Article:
- Telemedicine is wading into the hotly contested abortion debate once again.
Kentucky lawmakers this week approved legislation that would enable doctors to counsel women via real-time video link to fulfill the commonwealth’s “informed consent” requirements. Kentucky is one of several states to mandate counseling prior to an abortion, and officials there say it’s the first to OK telemedicine as an alternative to in-person consults.
The bill – expected to be signed by Gov. Matt Bevin, who was elected last year on an anti-abortion platform – ends more than a decade of debate over the informed consent requirement. Last month the Republican-controlled Senate voted to require an in-person meeting between doctor and patient at least 24 hours before an abortion. This week the Senate agreed to compromise language passed by the Democrat-controlled House that would allow video consults.
In comments after this week’s vote, Bevin said the new bill, with its telemedicine language, “will ensure that the legislative regulations follow the full intent of the law with regards to a face-to-face, real-time informed consultation.”
Supporters have said that some doctors have skirted the law by allowing their patients to listen to a recorded message in lieu of the face-to-face meeting. They also noted the telemedicine option will help woman who can’t easily visit a doctor in person or who would have been forced to make more than one appointment.
Abortion rights groups, including the American Civil Liberties Union of Kentucky, denounced the bill, saying it interferes with the doctor-patient relationship.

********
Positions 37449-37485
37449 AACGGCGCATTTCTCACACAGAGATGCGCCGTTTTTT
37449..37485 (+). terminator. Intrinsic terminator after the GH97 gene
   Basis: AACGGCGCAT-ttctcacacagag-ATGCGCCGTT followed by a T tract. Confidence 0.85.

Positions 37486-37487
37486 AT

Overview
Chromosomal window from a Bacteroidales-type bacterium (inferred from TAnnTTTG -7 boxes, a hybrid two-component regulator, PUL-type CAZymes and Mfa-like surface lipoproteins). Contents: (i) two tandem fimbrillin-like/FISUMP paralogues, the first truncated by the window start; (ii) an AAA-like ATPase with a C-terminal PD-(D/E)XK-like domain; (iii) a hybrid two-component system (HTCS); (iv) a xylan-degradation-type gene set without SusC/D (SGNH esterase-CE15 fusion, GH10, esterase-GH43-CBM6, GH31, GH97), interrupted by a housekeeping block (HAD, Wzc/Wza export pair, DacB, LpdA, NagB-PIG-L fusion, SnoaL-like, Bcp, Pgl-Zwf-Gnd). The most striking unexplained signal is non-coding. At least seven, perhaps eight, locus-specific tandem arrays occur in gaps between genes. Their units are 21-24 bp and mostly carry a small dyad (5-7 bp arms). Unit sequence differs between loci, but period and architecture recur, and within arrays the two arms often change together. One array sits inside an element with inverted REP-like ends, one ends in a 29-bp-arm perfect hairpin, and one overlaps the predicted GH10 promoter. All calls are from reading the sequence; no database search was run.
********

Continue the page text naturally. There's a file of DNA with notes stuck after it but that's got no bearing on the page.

Ironically, both sides of the debate have had reason to support mobile technology. Last June, Iowa’s Supreme Court shot down that state’s ban on the practice of abortion by telemedicine, allowing the state’s three Planned Parenthood clinics to continue treating women through secure two-way video consults.
The process, in use since 2008, enables a doctor to connect with a patient via video feed and watch while a trained staff member takes vitals, collects a blood sample and performs and ultrasound. The doctor then reviews the information, talks to both patient and staff member and, if appropriate, remotely unlocks a receptacle containing the abortion-inducing drugs. The doctor then watches the patient take the medication.
In rejecting the state’s ban, Iowa’s high court noted that since Iowa has only three Planned Parenthood clinics, the ban places an “undue burden” on women who would have to travel hundreds of miles to visit a clinic at a time when a doctor is there.
In all, 18 states have banned telemedicine abortions, requiring that the doctor and patient be in the same location when medication is administered. In Kansas, pro-abortion rights House members announced last month that they would introduce legislation to, among other things, lift that state’s ban on telemedicine abortions.
Minnesota is the only other state that allows the procedure at present.
In Idaho, Planned Parenthood has filed a lawsuit in U.S. District Court against two laws passed last April. One, the Telehealth Access Act, allows providers to prescribe medications during a video consult with a patient, but specifically prevents drugs used to induce and abortion. The second law requires that a physician be present with the patient during an abortion.